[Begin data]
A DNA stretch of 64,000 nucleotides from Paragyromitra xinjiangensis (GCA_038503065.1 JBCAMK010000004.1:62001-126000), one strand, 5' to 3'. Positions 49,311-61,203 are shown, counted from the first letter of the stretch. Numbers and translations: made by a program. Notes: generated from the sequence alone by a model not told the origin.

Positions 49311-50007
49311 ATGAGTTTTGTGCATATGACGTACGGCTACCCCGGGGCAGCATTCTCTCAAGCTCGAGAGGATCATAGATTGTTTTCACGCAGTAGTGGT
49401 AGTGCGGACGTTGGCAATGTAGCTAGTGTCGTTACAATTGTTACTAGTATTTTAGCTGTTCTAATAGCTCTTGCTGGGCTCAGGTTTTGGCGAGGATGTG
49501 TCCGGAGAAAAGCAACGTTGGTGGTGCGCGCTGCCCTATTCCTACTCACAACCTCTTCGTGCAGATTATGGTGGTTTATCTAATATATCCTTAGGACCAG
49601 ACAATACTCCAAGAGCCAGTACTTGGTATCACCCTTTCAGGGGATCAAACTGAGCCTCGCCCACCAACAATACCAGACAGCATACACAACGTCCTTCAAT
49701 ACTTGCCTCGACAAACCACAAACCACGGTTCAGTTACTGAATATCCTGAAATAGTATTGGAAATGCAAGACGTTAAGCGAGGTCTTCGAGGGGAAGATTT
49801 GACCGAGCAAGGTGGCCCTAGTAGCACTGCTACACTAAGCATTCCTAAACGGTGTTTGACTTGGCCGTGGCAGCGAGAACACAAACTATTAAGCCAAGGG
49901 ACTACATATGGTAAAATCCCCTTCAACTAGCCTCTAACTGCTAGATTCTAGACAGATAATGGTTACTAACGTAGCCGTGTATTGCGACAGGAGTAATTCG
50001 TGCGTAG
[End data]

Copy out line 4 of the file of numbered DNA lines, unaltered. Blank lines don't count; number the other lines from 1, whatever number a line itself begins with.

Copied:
49401 AGTGCGGACGTTGGCAATGTAGCTAGTGTCGTTACAATTGTTACTAGTATTTTAGCTGTTCTAATAGCTCTTGCTGGGCTCAGGTTTTGGCGAGGATGTG